Arachidonic Acid - Synthesis and Cascade

Synthesis and Cascade

Arachidonic acid is freed from a phospholipid molecule by the enzyme phospholipase A2 (PLA2), which cleaves off the fatty acid, but can also be generated from DAG by diacylglycerol lipase.

Arachidonic acid generated for signaling purposes appears to be derived by the action of a phosphatidylcholine-specific cytosolic phospholipase A2 (cPLA2, 85 kDa), whereas inflammatory arachidonic acid is generated by the action of a low-molecular-weight secretory PLA2 (sPLA2, 14-18 kDa).

Arachidonic acid is a precursor in the production of eicosanoids:

  • The enzymes cyclooxygenase and peroxidase lead to prostaglandin H2, which in turn is used to produce the prostaglandins, prostacyclin, and thromboxanes.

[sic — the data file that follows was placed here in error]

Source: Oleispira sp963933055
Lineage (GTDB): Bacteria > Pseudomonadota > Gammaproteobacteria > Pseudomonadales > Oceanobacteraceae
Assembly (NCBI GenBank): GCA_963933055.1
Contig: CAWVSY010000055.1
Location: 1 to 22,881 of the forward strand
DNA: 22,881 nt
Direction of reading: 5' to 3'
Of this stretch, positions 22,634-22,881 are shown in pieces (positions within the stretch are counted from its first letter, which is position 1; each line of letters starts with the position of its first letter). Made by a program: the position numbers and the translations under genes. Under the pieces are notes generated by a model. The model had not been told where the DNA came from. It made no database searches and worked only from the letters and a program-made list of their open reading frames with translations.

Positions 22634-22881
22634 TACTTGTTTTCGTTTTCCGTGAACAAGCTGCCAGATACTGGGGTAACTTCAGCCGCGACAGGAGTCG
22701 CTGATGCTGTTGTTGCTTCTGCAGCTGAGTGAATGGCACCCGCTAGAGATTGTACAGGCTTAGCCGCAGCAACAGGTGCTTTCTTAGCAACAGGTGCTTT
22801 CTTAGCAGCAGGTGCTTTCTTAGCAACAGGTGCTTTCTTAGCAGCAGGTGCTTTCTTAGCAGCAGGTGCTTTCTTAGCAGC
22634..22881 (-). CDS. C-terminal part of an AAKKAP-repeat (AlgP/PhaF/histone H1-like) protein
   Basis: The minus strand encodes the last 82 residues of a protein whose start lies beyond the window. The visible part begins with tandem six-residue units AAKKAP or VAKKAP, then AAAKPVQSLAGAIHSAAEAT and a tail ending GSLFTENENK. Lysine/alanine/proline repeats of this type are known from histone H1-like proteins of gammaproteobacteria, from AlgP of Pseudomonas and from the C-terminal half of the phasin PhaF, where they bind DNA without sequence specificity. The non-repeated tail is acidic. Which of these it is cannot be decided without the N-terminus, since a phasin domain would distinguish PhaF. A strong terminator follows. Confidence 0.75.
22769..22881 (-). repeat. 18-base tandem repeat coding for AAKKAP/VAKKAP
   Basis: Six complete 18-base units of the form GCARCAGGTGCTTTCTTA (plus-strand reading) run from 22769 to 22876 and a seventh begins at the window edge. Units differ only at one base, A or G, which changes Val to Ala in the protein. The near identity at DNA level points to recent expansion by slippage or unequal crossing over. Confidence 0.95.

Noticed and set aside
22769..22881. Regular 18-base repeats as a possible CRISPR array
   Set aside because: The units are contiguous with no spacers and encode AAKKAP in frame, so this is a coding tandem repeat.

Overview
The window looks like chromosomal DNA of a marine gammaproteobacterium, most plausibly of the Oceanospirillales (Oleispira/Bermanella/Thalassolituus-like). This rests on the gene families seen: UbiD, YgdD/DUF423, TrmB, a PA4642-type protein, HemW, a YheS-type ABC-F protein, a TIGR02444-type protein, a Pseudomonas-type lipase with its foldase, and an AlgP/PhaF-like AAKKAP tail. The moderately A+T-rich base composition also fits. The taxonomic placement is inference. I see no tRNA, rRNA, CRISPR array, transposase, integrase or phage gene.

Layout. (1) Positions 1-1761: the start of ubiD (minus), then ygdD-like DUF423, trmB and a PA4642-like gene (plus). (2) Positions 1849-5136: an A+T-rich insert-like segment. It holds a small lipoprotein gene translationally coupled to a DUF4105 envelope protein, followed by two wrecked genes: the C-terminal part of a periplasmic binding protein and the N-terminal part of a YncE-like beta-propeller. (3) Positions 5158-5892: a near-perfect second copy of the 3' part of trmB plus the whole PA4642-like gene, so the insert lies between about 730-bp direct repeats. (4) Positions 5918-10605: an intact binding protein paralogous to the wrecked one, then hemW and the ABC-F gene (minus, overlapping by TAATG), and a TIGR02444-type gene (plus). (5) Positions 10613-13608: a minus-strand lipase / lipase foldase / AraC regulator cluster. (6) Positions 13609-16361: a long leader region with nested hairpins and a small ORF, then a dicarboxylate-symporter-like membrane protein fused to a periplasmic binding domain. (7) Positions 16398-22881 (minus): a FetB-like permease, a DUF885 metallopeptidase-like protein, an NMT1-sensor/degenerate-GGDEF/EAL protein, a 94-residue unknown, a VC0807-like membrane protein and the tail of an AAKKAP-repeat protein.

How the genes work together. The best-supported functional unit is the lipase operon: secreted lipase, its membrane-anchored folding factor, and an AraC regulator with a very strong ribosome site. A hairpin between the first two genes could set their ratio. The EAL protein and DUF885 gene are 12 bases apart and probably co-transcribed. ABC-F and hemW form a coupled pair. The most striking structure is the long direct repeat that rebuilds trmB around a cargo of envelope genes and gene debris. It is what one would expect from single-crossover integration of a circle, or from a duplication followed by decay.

• The enzyme 5-lipoxygenase leads to 5-HPETE, which in turn is used to produce the leukotrienes.
  • Arachidonic acid is also used in the biosynthesis of anandamide.
  • Some arachidonic acid is converted into hydroxyeicosatetraenoic acids (HETEs) and epoxyeicosatrienoic acids (EETs) by epoxygenase.

The production of these derivatives and their action in the body are collectively known as the "arachidonic acid cascade"; see essential fatty acid interactions for more details.

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